3 cups rhubarb stalks, cut into 3 inch lengths and then cut on a bias (be sure to remove the leaves, as they are poisonous)
1/4 cup fresh goat cheese
nuts — either pine nuts (1/2c), pecans or walnuts (3/4c), toasted
half a red onion, sliced thin
1 head garlic
2 tbsp flour
2 tsp white sugar
3-4 tbsp extra virgin olive oil, plus drizzles for garlic
1/4 tsp kosher salt
1/4 tsp ground cardamom

Preheat oven to 350 F. Roast a head of garlic: cut top of head off, drizzle with olive oil and bake for 30 minutes. (Extra garlic cloves are great spread on bread, in pasta dishes, etc…)

Turn oven up to 400 F. Poach red onions in olive oil over low heat until thoroughly soft, no browning. While they soften, mix the flour, sugar, salt and cardamom with the rhubarb. Set aside.

Roll out one disk of dough and place in a 10″ square tart pan with removable bottom. Trim excess and save for another use. To assemble the tart, remove red onions from olive oil, reserving oil for later. Crush 4 or 5 cloves of the roasted garlic. Place onions and garlic on bottom of tart. Layer nuts on top of onions and garlic. Arrange rhubarb in aesthetically pleasing pattern atop nuts. Drizzle remaining onion-infused olive oil over top of tart. Place tart on parchment-covered baking sheet. Bake at 400 F for approximately 30-35 minutes. Tart will pull away from pan and will be golden when done.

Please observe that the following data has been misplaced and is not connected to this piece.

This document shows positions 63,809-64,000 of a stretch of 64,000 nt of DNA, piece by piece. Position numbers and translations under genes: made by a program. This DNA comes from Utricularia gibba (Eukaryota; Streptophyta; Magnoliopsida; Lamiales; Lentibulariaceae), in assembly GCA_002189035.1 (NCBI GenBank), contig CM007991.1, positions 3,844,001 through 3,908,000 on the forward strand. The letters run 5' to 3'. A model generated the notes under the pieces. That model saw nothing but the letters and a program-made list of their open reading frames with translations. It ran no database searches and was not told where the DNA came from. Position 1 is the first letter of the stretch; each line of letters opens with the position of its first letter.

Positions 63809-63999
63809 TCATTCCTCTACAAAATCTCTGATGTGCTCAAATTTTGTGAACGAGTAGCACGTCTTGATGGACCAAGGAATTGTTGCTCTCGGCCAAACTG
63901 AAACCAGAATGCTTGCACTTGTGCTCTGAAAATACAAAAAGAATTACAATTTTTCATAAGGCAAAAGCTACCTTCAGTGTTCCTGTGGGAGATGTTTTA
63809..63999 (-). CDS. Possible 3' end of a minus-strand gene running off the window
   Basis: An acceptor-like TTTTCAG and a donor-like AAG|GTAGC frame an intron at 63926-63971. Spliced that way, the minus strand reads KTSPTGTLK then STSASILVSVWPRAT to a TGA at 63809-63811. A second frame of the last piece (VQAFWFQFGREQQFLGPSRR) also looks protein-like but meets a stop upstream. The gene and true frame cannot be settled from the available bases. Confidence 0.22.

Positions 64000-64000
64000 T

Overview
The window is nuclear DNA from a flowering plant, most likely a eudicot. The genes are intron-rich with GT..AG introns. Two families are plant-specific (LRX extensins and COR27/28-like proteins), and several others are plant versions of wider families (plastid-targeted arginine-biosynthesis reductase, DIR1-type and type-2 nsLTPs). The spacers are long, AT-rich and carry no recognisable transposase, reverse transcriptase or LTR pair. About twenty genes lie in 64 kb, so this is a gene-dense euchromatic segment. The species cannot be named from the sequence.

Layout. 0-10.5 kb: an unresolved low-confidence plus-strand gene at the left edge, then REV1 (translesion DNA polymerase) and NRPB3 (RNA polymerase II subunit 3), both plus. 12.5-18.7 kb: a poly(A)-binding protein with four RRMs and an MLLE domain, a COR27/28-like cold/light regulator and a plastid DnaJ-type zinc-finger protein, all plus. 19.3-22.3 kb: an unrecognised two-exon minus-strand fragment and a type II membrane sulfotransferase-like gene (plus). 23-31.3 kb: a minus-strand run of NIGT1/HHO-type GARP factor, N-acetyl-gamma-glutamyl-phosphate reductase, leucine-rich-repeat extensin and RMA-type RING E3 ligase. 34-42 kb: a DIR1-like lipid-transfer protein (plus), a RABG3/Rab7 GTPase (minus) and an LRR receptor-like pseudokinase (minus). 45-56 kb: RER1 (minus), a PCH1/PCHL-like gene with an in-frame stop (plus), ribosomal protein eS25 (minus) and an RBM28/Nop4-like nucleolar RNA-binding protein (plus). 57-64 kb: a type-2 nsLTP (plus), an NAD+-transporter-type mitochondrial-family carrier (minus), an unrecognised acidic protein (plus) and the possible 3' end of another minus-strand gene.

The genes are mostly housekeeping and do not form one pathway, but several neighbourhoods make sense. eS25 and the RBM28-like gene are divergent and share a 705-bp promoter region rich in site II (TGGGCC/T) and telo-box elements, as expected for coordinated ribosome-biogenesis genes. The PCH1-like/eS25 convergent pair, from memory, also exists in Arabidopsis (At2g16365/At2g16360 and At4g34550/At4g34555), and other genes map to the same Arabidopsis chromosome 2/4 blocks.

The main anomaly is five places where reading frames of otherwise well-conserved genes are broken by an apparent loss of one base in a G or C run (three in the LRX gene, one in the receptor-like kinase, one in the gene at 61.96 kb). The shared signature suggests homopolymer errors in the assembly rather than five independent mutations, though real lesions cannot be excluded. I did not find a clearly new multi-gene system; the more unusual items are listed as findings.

Let cool for 10 minutes. Dapple small pieces of goat cheese across top of tart and serve.

Event: Slow Food Columbus UE Wine Dinner at Alana’s

If you’ve been reading my blog for a while, you know that I’m a firm believer in eating locally, for numerous reasons. There’s the environmental factor, of course. It keeps Ohio farmers in business. It encourages production of artisanal foods. It allows you to develop relationships with your food producers. It allows you to expand your horizons, because said food producers are as passionate about food as you are, and introduce you to new things or methods or teach you about something that’s important to them. Not to mention that fresh, sustainable, seasonal food just tastes better. It is for these reasons and more that I decided to join the local Columbus convivium of Slow Food USA.

The Columbus convivium is still in its infancy, and as a fairly new group, only has a few events under its belt. I unfortunately didn’t get in on the inaugural event, as tickets were sold out before I knew I had the date free. But I did make it a priority to get tickets as soon as they were available for the most recent event, the United Estates Wine Imports dinner at Alana’s, this past Sunday.

UE_Alanas

If you were there, you know how amazing it was. If you weren’t, I welcome you to join me vicariously, as I take you through the evening dish by dish. Click through (picture intensive) to begin.